“Pile em high, sell em cheap?”

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Not in the case of most plants as can be easily seen from the photo. These are two pots of the basil (var.’Classico’) we’re growing in a propagator in the kitchen – and you’ll also see that the right hand pot was accdentally sown far too densely, and what’s happened is that the plants are failing to thrive as they should because they’re all competing for light and food.  So Madame intervened by thinning the right hand pot when the plants were only just beyond the cotyledon stage, and took a chance on transplanting them. The results were almost instantaneous as you can see – the transplanted ones have rocketed away, the thinned area of the pot they came from is responding too but the front part is stuck in a herby timewarp.

It’s always tempting to sow or plant just a bit more densely than the books suggest, but nine times out of ten you don’t get any more of a crop and sometimes you get less.  Light, circulating air and food are all really important for plant health and although the oversowing was an accident and not an experiment, the message is obvious – firstly, that amount of seed would have filled at least four or even five pots with healthy plants, and secondly it’s always worth having a go at transplanting – all it costs is a pot of compost and a chopstick to make the holes – but don’t try it with tap  rooting plants lke carrots because they hate it.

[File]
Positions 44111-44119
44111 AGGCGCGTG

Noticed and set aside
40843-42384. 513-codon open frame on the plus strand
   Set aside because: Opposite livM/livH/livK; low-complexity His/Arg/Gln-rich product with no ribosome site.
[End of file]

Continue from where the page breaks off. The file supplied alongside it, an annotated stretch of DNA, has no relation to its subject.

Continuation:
But yesterday, as I wrote, I was clearing a bed of chamomile because (same thing, I suppose) it was hating its rather greedy, light stealing neighbours like fennel, globe artichoke and angelica. What we had was straggling plants trying to haul themselves into a bit of sunshine, with hardly any flowers that we could harvest for chamomile tea. You can tell how fed up they were by the fact they thought they might stand a better chance in the asparagus bed! And the striking thing about the chamomile was their tangled and dense root systems – obviously that’s part of the reason they do well as low-traffic lawns.  The other part of the reason is they don’t mind being cut, so long as it’s not test wicket short.

This year we did some experiments with interplanting which showed mixed results. Nasturtiums did well under the apples and did no harm even if they did no good, although they do have a gift for wandering off.  The squashes under the brassicas were a bit of a disaster as they ramped away under cover of the butterfly proof nets which are such a chore to lift up. Summer savory and basil were pretty happy wherever we put them. Chamomile ticks all the boxes with its properties and we were chatting about where to relocate our bedtime-tea flowerbed.  Ideally it would be a bed of perennials so that  they could all get along famously together and get their roots down. Has anyone got any bright ideas?